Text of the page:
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Small Body Designation Formats

The following official designation formats are contained in the Small Bodies Database and recognized by the search utility:

Comet Designation Formats

IAU Designation ("1994 V1", "1995 Q3", etc.)
A year followed by an upper-case letter indicating the half-month of discovery, followed by a number indicating the order of discovery. This nomenclature was established in 1995 and retroactively applied to all comets known at that time to provide a single, uniform, unique identification for every object.
Comet Name ("Shoemaker-Levy 9", "Halley", "Encke", ...)
An ASCII string of letters which may also include hyphens and single quotes.

Note: In order to have unique names for short-period (P < 200yrs) comets, the SBN will continue the previous IAU practice of putting sequential numbers after the name (e.g., "Shoemaker-Levy 9", "Tempel 1"). The SBN maintains a list of periodic comet names, with sequential numbers.
Periodic Comet Number ("1", "2", ... )
1-3 digits, at least until we have 1000 short-period comets to track.
Obsolete Provisional Designation ("1982i", "1887a", "1991a1" ...)
A year followed by a single lower-case letter, optionally followed by a single digit. This system was used up until about the end of 1994.
Obsolete Permanent Designation ("1378","1759 I", "1993 XIII", ...)
A year usually followed by a Roman numeral (which must be in upper-case) indicating the order of perihelion passage of the comet in that year. When there was only one comet passing perihelion in a year, then just the year number is used for this designation. This system was used up until about the end of 1994.

Note that years must include all significant digits, i.e., "66" is interpreted as the year 66, not 1966. Years may be negative.

Asteroid Designation Formats

The IAU maintains a page describing the Naming of Astronomical Objects that includes how minor planets are named.

Minor Planet Number
A sequential number assigned when an object's orbit has become sufficiently well-determined. There are currently over 150,000 numbered minor planets, the vast majority of which are asteroids, with a sampling of comets that behave like asteroids for a significant part of their orbits and a handful of dwarf planets also included.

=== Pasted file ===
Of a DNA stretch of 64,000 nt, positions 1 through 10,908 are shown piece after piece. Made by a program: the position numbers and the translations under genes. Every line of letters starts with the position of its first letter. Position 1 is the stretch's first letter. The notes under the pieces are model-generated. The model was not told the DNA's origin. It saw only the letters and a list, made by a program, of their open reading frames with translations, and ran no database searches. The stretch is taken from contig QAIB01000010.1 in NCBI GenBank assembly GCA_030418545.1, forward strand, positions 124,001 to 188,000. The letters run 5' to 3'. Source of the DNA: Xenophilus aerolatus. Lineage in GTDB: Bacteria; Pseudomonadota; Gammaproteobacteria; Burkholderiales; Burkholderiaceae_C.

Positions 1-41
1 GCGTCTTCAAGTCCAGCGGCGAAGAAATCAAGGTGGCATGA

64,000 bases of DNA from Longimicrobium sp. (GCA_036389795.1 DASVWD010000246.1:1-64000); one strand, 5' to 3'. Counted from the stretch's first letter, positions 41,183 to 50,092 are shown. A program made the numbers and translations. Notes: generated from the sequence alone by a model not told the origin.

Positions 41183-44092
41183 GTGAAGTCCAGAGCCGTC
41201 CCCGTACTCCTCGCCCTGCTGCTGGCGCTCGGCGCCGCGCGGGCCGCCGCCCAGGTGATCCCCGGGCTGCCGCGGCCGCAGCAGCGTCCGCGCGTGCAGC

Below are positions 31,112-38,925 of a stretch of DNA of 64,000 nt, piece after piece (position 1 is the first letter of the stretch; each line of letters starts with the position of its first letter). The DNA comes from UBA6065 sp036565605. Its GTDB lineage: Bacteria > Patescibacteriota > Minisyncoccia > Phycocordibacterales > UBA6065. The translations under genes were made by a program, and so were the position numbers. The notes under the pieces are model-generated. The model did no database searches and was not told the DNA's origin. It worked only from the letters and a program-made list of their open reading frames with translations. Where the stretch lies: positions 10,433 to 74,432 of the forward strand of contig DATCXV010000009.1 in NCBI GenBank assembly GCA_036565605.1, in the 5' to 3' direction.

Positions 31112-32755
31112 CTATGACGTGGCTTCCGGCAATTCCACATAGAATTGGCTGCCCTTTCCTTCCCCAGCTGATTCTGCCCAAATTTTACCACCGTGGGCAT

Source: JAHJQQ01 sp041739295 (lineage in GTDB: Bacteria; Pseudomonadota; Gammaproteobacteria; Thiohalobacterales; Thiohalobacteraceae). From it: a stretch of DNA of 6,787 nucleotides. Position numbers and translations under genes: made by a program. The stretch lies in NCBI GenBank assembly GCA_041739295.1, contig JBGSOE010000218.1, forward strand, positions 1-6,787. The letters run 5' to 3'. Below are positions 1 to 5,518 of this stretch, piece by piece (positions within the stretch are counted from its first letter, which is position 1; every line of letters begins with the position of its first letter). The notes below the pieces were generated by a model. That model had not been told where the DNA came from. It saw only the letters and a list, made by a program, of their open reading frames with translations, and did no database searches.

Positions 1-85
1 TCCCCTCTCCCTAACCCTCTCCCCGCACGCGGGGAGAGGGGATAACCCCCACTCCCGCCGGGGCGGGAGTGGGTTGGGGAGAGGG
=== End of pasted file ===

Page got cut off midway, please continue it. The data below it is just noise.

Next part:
Name ("Ceres", "A'Hearn", "Zappafrank", ...)
An ASCII string of letters which may also include hyphens and single quotes.
Provisional Designation ("1989 SS2", "1998 HK33", "A869 GA", ...)
A four-digit year followed by a space, then two uppercase letters indicating the portion of the year of discovery, followed by an optional sequential number. This designation used an 'A' (for asteroid) in the century digit of the year number prior to 1924.
Asteroid Surveys ("2100 P-L", "1081 T-1", "1335 T-2", ...)
The Palomar-Leiden and Trojan survey identifications consist of a four-digit number followed by "P-L" or "T-1(2,3)", respectively.

Planet and Dwarf Planet Formats

Major Planet Name ("Jupiter", "Saturn", "Mars", ...)
The (eight) major planets are identified only by their English-language names.
Dwarf Planet Name ("Pluto", "Ceres", "Makemake", ...)
A string of letters which might someday (but doesn't currently) include apostrophes and hyphens.
Minor Planet Number ("134340", "1", "136472", ...)
A sequential number assigned when an object's orbit has become sufficiently well-determined. There are currently over 150,000 numbered minor planets, the vast majority of which are asteroids, with a sampling of comets that behave like asteroids for a significant part of their orbits and a handful of dwarf planets also included.

Satellite (Moon) Formats

Satellite Name ("Io", "Charon", "Hi'iaka", ...)
A string of letters that might include apostrophes.
Permanent Satellite Designation ("Earth I", "Pluto I", "(134340) Pluto IV", "(243) Ida I", ...)
The permanent designation of a satellite consists of the name of its primary body (what it orbits), followed by a roman numeral sequence number. What constitues the "name of the primary body" varies depending on what is know about the primary body at the time:
  • If the primary body is a major planet, the name is just the planet name ("Jupiter", e.g.).
  • If the primary body is a dwarf planet or an asteroid that has both a Minor Planet Number and a name, the name of the primary body is written as the Minor Planet Number enclosed in parentheses followed by the name of the primary. For example: "(243) Ida" or "(134340) Pluto".
  • If the primary body has a Minor Planet Number but no name, the Minor Planet Number enclosed in parenthese may constitute the entire name, or it might include a provisional designation of the primary (it would be the principal provision designation). The period of time when this sort of designation would be used is likely to be extremely short - so there will rarely be anything like this in the cross-ID database.
  • In the case of Pluto, the three moons known prior to 2005 (Charon, Nix, and Hydra) will often be identified using just the name "Pluto" for the primary, rather than "(134340) Pluto", as is used for the moons more recently discovered.
Provisional Designation ("S/2004 N1", "S/2012 (134340) 1", ...)
The string "S/", indicating a satellite, followed by the four-digit year of discovery, followed by an indication of the primary body and a sequence number within that year. If the primary is a major planet, it is identified by its initial - so "S/2004 N1" is the first new satellite of Neptune reported in 2004. If the primary is a dwarf planet or asteroid, it is identified by Minor Planet Number in parentheses - so "S/2011 (134340) 1" is the first new satellite of Pluto (minor planet number 134340) discovered in 2011.